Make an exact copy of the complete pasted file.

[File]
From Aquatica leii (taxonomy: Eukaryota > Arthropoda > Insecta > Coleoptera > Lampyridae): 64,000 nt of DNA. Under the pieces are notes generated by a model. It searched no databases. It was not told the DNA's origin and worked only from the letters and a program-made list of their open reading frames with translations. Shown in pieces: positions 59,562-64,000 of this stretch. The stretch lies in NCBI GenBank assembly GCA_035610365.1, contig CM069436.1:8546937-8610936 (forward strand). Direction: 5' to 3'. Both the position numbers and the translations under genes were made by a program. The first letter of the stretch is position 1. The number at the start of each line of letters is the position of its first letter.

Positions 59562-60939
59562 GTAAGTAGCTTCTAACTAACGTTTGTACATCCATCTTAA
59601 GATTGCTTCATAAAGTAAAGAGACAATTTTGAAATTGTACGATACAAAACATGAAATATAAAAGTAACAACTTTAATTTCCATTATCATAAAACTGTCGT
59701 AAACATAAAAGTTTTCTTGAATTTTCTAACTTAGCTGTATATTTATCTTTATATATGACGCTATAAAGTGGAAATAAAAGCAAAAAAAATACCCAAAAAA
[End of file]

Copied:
From Aquatica leii (taxonomy: Eukaryota > Arthropoda > Insecta > Coleoptera > Lampyridae): 64,000 nt of DNA. Under the pieces are notes generated by a model. It searched no databases. It was not told the DNA's origin and worked only from the letters and a program-made list of their open reading frames with translations. Shown in pieces: positions 59,562-64,000 of this stretch. The stretch lies in NCBI GenBank assembly GCA_035610365.1, contig CM069436.1:8546937-8610936 (forward strand). Direction: 5' to 3'. Both the position numbers and the translations under genes were made by a program. The first letter of the stretch is position 1. The number at the start of each line of letters is the position of its first letter.

Positions 59562-60939
59562 GTAAGTAGCTTCTAACTAACGTTTGTACATCCATCTTAA
59601 GATTGCTTCATAAAGTAAAGAGACAATTTTGAAATTGTACGATACAAAACATGAAATATAAAAGTAACAACTTTAATTTCCATTATCATAAAACTGTCGT
59701 AAACATAAAAGTTTTCTTGAATTTTCTAACTTAGCTGTATATTTATCTTTATATATGACGCTATAAAGTGGAAATAAAAGCAAAAAAAATACCCAAAAAA